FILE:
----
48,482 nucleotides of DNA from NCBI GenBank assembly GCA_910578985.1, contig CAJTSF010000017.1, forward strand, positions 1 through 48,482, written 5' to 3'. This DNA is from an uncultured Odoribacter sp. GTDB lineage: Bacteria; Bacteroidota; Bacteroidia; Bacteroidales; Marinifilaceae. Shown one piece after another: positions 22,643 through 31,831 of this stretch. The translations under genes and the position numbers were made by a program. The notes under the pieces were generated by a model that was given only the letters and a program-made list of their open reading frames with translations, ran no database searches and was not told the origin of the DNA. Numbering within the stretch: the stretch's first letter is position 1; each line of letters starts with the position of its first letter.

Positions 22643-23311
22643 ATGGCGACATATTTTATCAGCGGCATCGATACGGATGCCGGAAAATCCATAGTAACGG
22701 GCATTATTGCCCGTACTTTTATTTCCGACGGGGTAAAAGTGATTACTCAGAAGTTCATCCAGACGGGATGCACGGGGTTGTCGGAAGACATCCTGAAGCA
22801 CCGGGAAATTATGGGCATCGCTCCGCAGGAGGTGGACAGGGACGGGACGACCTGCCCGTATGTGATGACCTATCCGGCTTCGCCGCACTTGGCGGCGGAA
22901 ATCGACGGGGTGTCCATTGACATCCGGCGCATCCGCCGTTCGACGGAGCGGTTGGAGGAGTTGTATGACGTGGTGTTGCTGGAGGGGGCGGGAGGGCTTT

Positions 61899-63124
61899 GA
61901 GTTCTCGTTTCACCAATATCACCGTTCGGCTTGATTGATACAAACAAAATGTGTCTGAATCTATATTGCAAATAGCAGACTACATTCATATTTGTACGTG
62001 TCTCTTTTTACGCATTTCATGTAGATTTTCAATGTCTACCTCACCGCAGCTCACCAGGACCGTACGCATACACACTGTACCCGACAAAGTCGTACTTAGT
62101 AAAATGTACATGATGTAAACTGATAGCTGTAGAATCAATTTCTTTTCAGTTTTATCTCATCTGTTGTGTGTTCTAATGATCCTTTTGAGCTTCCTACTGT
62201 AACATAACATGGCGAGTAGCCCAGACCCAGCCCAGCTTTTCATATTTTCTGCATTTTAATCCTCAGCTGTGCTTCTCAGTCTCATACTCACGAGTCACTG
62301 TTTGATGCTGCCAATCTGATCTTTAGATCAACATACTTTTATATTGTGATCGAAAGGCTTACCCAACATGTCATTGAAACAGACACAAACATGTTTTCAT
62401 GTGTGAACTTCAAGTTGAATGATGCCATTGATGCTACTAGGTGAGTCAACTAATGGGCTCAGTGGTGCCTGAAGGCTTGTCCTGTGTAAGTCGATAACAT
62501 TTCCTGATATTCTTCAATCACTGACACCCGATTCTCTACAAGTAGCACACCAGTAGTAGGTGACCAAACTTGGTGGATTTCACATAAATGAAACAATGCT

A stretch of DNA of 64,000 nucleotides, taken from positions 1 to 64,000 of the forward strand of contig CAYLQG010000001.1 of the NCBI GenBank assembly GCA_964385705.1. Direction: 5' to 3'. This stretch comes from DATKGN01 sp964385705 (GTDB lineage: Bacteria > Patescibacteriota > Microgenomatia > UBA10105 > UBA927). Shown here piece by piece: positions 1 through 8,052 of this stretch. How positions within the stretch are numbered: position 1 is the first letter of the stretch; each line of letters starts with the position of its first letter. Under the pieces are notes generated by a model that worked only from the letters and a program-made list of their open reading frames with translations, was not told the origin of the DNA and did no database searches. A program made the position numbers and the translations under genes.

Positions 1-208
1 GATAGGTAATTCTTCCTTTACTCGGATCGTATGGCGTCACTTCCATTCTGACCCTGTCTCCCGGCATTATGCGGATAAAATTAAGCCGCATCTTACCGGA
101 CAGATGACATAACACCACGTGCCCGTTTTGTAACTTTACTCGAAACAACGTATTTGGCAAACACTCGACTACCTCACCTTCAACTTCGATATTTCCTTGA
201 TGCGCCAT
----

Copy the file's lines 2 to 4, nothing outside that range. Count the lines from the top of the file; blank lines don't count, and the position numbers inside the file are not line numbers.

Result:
Positions 22643-23311
22643 ATGGCGACATATTTTATCAGCGGCATCGATACGGATGCCGGAAAATCCATAGTAACGG
22701 GCATTATTGCCCGTACTTTTATTTCCGACGGGGTAAAAGTGATTACTCAGAAGTTCATCCAGACGGGATGCACGGGGTTGTCGGAAGACATCCTGAAGCA